Architecture billings index drops nearly five points, still posts small increase

January decline could indicate sustained downturn in nonresidential market

February 20, 2008 |

Following a stretch of 3 months with an increase in demand for design services, the Architecture Billings Index (ABI) dropped precipitously in January. As a leading economic indicator of construction activity, the ABI shows an approximate nine to twelve month lag time between architecture billings and construction spending. The American Institute of Architects (AIA) reported the January ABI rating was 50.7, down sharply from the 55.0* mark in December (any score above 50 indicates an increase in billings), and inquiries for new projects was 59.5.


* Every January the AIA research department uses a formula from the Department of Commerce that re-estimates ABI data based on seasonal factors resulting in a recalibration of recent figures.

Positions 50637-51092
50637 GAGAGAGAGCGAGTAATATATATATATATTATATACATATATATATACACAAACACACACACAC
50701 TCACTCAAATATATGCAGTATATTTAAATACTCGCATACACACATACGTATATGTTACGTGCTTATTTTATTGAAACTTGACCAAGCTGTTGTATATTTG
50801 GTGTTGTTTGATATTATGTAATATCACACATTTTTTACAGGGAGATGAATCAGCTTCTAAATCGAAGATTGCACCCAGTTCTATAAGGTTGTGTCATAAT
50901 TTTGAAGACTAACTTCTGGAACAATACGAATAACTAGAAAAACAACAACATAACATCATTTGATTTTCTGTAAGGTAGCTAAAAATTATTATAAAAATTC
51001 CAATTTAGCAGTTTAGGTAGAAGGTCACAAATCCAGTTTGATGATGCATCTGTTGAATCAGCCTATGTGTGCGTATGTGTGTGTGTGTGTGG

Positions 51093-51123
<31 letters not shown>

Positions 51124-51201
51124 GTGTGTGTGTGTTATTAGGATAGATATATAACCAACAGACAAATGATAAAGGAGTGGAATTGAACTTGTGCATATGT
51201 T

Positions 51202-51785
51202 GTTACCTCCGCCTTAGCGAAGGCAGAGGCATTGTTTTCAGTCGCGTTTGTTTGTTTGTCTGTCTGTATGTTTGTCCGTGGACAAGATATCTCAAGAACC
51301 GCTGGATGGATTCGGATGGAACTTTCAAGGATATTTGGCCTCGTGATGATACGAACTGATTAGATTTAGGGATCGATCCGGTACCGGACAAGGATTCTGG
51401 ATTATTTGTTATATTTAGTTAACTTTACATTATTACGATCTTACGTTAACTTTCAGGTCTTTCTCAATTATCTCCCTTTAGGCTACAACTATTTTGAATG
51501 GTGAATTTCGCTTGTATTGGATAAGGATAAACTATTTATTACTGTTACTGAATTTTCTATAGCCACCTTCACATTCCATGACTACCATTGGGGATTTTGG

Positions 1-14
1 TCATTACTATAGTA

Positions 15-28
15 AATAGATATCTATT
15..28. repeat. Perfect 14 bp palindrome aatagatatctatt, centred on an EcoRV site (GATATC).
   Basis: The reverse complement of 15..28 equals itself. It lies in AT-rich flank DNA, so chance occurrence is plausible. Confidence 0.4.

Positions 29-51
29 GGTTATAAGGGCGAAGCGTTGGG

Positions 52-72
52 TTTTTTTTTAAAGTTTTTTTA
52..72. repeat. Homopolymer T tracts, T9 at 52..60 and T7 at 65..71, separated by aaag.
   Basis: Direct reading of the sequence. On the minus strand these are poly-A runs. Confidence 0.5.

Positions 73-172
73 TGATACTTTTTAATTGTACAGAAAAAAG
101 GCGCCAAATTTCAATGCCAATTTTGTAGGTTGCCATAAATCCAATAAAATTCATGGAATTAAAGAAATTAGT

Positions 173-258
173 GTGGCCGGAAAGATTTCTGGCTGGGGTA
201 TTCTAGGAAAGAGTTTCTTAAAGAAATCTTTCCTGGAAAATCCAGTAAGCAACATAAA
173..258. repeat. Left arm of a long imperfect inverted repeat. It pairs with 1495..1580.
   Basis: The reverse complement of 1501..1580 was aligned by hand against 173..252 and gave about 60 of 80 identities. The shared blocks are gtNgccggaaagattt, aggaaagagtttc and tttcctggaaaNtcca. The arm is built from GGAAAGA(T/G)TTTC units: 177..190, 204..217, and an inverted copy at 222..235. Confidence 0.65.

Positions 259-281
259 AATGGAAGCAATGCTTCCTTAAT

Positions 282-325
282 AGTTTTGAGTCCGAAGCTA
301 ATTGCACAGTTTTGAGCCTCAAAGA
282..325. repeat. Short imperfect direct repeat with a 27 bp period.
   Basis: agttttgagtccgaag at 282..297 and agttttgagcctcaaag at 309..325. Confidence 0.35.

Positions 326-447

“Given the concerns about condition of the overall economy, coupled with a suffering housing market, it is not surprising to see a falloff in demand for architectural services.” said AIA Chief Economist Kermit Baker, PhD, Hon. AIA. “This is likely to affect firms that specialize in commercial and industrial projects the most because businesses are expressing growing anxiety over a potential recession and are cutting back on plans for expansion.”

Key January ABI highlights:

Regional averages: Northeast (63.0), South (53.9), West (51.3), Midwest (49.3)Sector index breakdown: multi-family residential (55.4), commercial / industrial (54.5), institutional (51.7), mixed practice (51.3)Billings inquiries index: 59.5

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